According to Toll Group, once on the road, drivers are not allowed to make a quick pit stop — no matter how many hours drivers are sitting in traffic. But as a professional driver, Xiomara adhered to U.S. Department of Transportation regulations that require any hauler to pull over if they feel faint, fatigued, or are experiencing any other physical ailment that may keep them from safely operating the truck. Aside from preserving professional standards, Xiomara was also a model employee — she had never been disciplined for anything before.
This week, some 100,000 activists from unions and community, faith and other progressive groups are in 99% Spring training sessions around the country, learning how to take back the economy from the 1%. Their first big round of actions is set for Tax Day, April 17. Click here to find a Tax Day action near you. Click here to find a training session near you.
In demonstrations around the nation, working families will raise their voices to demand that the 1% and corporations pay their fair share. The wealthiest Americans—like Mitt Romney—pay a far lower percentage of their income in taxes than do average working people—and some multibillion-dollar corporations don’t pay a cent.
It’s matzah bargain-hunting season, and guess who has entered the fray? That’s right, Walmart.
The world’s largest retailer may not be known for bar mitzvah catering, but apparently the matzah market was too lucrative to pass up. Visit walmart.com, and in less time than it took God to part the Red Sea, you can load up on all variety of matzah products. But before you get out your credit card, you might want to consider whether a matzah splurge at Walmart is really in the spirit of Passover
Waiting for a bus in the pre-dawn hours on his way to a construction job, Robbie Hunter would often stand frustrated as one, two and even three buses passed him by, too packed to stop as they plowed along Los Angeles’ congested streets.
“You couldn’t depend on getting to a job site on time,” Hunter recalls, adding that construction workers who are late twice are summarily fired. Nor did his commute improve when he moved to the suburbs. “If I wasn’t on the the freeway by 5 a.m., I couldn’t get to anywhere in downtown L.A. by 7 a.m.”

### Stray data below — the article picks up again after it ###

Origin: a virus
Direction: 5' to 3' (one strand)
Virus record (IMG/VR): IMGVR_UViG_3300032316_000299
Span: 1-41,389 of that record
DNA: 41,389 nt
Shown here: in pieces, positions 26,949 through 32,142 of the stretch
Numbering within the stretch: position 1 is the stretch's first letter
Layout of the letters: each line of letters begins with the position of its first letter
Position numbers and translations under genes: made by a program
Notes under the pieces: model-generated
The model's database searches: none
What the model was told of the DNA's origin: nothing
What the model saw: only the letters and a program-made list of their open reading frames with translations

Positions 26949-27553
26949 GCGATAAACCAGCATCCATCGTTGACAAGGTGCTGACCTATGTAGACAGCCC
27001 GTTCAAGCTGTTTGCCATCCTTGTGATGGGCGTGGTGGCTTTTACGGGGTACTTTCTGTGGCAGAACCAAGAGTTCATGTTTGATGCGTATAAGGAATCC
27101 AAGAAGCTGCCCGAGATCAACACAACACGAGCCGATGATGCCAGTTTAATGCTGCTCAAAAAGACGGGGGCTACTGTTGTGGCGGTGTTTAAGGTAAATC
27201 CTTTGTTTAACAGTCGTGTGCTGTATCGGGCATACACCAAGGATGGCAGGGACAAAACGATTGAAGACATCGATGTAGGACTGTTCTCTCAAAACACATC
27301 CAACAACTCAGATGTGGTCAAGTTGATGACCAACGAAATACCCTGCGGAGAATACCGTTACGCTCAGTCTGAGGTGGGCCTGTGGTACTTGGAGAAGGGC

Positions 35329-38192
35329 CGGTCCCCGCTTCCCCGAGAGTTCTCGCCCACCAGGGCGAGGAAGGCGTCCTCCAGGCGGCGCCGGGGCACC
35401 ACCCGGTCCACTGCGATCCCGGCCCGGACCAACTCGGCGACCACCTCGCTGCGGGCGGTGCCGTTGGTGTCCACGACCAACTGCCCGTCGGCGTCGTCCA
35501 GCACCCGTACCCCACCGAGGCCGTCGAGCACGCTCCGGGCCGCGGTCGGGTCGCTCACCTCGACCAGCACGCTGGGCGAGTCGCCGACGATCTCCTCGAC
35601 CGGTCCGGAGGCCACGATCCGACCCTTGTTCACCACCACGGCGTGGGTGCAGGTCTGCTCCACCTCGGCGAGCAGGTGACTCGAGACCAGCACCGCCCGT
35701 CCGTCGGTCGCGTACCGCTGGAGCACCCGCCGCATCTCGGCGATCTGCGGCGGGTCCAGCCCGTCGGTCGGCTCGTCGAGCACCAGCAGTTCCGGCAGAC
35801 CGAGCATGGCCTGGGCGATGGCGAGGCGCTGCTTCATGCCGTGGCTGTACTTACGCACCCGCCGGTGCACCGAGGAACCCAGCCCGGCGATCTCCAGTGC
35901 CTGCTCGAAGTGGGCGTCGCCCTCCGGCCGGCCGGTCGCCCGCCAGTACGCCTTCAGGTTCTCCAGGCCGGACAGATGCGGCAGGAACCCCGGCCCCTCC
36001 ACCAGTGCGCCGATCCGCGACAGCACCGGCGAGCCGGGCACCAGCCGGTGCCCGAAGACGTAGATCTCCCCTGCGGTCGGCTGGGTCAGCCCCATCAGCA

Last week, the California State Auditor released a report finding that more effective state planning and oversight is necessary for implementing the federal Workforce Investment Act in California. The findings in the audit confirm what many of us working in the WIA system already knew to be true: a nonalignment of state agency practices and policies and a complacent attitude towards performance measures, has done a disservice to California employers and job seekers alike.
At a time when California remains saddled with a staggering unemployment rate, it is reprehensible to think that job seekers could lose the benefits of a public workforce system as a result of inefficiency and a lack of oversight at the state level.
sums it up pretty well in the first three words: Better. Faster. Cheaper.
Under Gov. Brown’s direction, the California High-Speed Rail Authority has made key improvements to previous plans, bringing us one step closer to making the vision of high-speed rail – and all its benefits to our economy and environment – a reality.
The new business plan addresses two of the biggest challenges for high-speed rail head on: cost and viability. Through the use of existing commuter lines and other cost-saving measures, the new plan shaves a whopping $30 billion off the overall cost of the project. In addition, the new plan connects the Central Valley with the Los Angeles basin in the first phase of the project, which will increase ridership early on.